Leica M10-P: Sample Images and Impressions by Jonathan Slack
Leica have been creating incremental updates of their digital M cameras since the M8.2 added a sapphire crystal rear display, different framelines and a quieter shutter in 2009. Of course, there have also been many limited-edition cameras, but they haven’t normally had any technical changes.
The M9 existed in 4 basic models:
- M9 in 2009
- M9-P in 2011 – this established the ‘P’ version with a sapphire glass LCD, a screw as a replacement for the red dot and with the Classic Leica logo on the top plate.
- M Monochrom in 2012 which was similar to the M9-P but with a revolutionary monochrome sensor
- M-E was a reduced cost model which was missing the frameline selector and the USB port and a dark grey body.
The M(240) added another variant
- M type (240) announced at Photokina in September 2012 (at the same time as the M-E) but not delivered until 2013.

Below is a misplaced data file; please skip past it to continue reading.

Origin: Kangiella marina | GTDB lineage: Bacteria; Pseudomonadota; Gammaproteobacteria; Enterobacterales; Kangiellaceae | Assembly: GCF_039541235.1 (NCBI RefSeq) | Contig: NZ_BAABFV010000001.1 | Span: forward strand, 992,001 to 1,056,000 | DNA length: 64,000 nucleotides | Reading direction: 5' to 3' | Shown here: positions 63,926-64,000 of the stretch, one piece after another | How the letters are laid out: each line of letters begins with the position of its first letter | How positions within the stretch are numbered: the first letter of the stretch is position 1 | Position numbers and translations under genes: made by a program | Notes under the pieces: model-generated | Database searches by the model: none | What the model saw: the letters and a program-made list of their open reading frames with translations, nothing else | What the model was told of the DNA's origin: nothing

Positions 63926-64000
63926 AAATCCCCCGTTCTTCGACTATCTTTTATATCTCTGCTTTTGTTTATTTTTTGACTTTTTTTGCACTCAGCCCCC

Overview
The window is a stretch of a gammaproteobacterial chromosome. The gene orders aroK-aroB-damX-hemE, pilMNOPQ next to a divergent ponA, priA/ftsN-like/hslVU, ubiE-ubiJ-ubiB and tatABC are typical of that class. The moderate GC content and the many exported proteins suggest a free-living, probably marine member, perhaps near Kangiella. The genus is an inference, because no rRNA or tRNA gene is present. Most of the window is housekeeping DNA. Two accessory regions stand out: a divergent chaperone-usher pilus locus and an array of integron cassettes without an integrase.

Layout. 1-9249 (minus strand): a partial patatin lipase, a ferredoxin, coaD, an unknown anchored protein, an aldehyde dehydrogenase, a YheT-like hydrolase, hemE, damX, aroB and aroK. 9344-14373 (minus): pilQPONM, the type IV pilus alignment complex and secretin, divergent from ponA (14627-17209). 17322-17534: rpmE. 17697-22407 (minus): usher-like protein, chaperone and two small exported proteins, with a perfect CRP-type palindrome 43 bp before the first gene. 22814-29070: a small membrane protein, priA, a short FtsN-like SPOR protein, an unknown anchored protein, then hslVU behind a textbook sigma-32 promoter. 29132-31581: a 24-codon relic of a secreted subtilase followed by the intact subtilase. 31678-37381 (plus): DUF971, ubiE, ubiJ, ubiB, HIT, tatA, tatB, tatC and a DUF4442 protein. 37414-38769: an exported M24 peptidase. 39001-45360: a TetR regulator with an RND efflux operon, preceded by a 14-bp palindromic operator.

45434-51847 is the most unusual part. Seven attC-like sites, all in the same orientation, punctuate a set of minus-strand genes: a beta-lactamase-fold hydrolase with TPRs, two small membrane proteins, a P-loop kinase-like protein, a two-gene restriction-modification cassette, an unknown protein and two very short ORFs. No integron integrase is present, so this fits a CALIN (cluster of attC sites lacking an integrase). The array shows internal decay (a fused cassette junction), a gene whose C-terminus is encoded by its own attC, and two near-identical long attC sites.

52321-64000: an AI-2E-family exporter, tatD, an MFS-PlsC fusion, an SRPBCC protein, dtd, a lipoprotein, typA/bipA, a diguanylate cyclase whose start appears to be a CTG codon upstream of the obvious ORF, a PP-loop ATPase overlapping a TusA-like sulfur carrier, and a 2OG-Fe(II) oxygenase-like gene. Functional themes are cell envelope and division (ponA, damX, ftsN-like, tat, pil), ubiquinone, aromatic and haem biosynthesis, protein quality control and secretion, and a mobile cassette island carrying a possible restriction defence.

- M-P type (240) announced in 2014 had a larger screw to replace the red dot and a larger buffer. No sapphire glass screen as the gorilla glass of the basic model was sufficient. Once again it had the classic Leica logo on the top plate.
- The M type (262) arrived in December 2015 and was the reduced cost model (the equivalent of the M-E). It had a smaller buffer and an aluminium top plate to reduce the weight.
- M-D type(262) was inspired by the success of a limited edition camera (the M edition 60 from 2014) without a rear LCD the camera had no rear screen (replaced by an ISO dial).
- M Monochrom type(246) was released in April 2015 with a black and white sensor without the Bayer filter array.